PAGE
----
“That’s what it feels like in the playoffs,” Leonsis said, “where one play, one mistake, one penalty kill, one power play changes the whole tenor of the game and sometimes the series.”

The same kind of approach Leonsis took with the Caps is one he’s trying to implement with the Wizards. Buying the team (and Verizon Center) from the family of the late Abe Pollin was yet another risk for the former AOL vice chairman and president.

The Wizards were - still are - in disarray, in a similar position to where the Caps were in the early 2000s. Still, Leonsis said the rebuild is ahead of schedule and he wants players and fans to trust him because the Wizards are on track to follow the Caps’ lead.

“I’ve had the same conversations with John Wall that I’ve had with Alex Ovechkin, which start with - there’s a reason we were able to draft you. We’re really bad. But the good news is, it’s by design,” Leonsis said. “And you’re going to have pain. There’s going to be days where you’re miserable and that the pain needs to drive you because it’ll get better.”

Leonsis may or may not get the same results from the Wizards that he did with the Caps. For now, the pain will endure on the court but expectations are high on the ice. It’s not like heads will surely roll if the Caps don’t win it all this year, because Leonsis understands that everything from officiating to injuries to luck plays a role - something that’s much different in the other world Leonsis has competed in.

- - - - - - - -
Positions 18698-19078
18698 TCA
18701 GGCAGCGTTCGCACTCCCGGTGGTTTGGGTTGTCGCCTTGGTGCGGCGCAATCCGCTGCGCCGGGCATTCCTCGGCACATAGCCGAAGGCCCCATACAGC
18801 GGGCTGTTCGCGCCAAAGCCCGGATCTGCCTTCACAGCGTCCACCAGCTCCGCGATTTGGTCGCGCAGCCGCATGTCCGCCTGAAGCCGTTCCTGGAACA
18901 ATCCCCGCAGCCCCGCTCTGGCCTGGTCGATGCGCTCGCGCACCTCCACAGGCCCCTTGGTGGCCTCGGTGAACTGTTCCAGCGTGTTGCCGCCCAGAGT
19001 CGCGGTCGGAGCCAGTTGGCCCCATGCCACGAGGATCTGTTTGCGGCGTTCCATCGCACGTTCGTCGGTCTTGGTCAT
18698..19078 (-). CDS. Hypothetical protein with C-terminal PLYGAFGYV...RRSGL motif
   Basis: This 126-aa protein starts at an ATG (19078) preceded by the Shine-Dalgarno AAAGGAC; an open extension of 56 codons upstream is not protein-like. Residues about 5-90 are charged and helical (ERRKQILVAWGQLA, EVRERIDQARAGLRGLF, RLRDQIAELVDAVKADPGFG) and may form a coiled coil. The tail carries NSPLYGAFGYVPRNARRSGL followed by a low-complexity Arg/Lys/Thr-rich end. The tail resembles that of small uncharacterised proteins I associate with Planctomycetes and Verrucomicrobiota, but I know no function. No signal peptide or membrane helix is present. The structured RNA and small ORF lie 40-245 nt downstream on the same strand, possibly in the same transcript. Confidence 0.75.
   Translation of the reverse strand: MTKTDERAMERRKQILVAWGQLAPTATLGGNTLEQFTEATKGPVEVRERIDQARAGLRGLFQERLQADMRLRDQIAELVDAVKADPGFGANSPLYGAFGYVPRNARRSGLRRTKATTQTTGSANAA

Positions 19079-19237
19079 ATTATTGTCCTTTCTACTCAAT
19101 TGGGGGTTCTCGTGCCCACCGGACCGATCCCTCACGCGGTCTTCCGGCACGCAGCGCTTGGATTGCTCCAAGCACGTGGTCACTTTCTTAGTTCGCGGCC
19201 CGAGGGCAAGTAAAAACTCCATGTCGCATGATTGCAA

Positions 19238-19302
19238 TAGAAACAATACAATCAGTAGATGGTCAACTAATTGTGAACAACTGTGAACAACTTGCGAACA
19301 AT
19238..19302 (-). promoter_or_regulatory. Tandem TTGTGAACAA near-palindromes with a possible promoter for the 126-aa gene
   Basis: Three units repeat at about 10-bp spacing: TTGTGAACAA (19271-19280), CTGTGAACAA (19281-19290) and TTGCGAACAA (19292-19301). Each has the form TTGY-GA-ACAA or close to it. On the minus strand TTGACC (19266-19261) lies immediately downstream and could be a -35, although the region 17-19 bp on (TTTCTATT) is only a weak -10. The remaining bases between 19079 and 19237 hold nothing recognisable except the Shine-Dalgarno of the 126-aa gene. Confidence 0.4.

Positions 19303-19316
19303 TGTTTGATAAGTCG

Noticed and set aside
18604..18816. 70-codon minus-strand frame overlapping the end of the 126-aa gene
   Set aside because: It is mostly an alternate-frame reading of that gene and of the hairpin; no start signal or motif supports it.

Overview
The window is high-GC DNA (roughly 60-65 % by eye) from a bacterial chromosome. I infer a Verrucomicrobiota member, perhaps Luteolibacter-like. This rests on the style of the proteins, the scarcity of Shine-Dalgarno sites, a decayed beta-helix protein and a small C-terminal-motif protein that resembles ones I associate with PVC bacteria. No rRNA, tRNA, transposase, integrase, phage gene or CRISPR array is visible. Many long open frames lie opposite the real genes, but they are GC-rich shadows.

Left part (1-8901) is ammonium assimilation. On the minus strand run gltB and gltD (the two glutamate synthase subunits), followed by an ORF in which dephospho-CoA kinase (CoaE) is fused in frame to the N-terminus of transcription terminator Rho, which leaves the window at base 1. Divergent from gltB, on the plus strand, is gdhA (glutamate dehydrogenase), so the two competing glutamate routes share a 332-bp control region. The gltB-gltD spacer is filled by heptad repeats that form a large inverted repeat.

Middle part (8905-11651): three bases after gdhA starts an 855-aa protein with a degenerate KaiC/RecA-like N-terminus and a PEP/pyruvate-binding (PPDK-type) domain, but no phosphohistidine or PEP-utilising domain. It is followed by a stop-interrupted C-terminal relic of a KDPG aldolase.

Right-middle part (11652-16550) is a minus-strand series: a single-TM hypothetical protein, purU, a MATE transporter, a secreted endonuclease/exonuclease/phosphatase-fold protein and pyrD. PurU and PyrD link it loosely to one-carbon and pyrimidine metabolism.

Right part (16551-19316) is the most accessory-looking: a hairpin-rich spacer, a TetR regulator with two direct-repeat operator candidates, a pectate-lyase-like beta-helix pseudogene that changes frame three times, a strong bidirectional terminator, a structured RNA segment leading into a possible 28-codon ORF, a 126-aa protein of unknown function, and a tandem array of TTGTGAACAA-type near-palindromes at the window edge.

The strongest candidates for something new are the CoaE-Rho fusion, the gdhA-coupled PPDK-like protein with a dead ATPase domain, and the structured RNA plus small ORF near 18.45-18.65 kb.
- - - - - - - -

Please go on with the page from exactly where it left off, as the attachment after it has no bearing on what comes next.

“I’ve said the hardest accomplishment in [sports] is winning a championship. You have 29 competitors. In business you usually have a couple that are competing with you, and you have all these factors that you don’t have in [sports],” he said. “Never once at AOL did my HR director come in and say, ‘You’d better sit down, close the door, the HTML coder blew his knee out and he can’t go. He’s gonna miss the next month. We won’t be able to ship the product.’ “

A similar thing could happen in a couple weeks when the Caps begin yet another run that they hope will end with a Stanley Cup. Washington is in a good spot; it can clinch a playoff berth with one more victory. But as everyone including Leonsis understands, there are no guarantees.

“That’s the great thing about sports: We can get swept in the first round in four games. We could go all the way, this year,” he said. “I don’t know. You don’t know. Our fans don’t know. That’s why they play the games and all we can do is orchestrate it so that the team has upside and can make the playoffs every year.”

Leonsis has tried to do that. One risk at a time.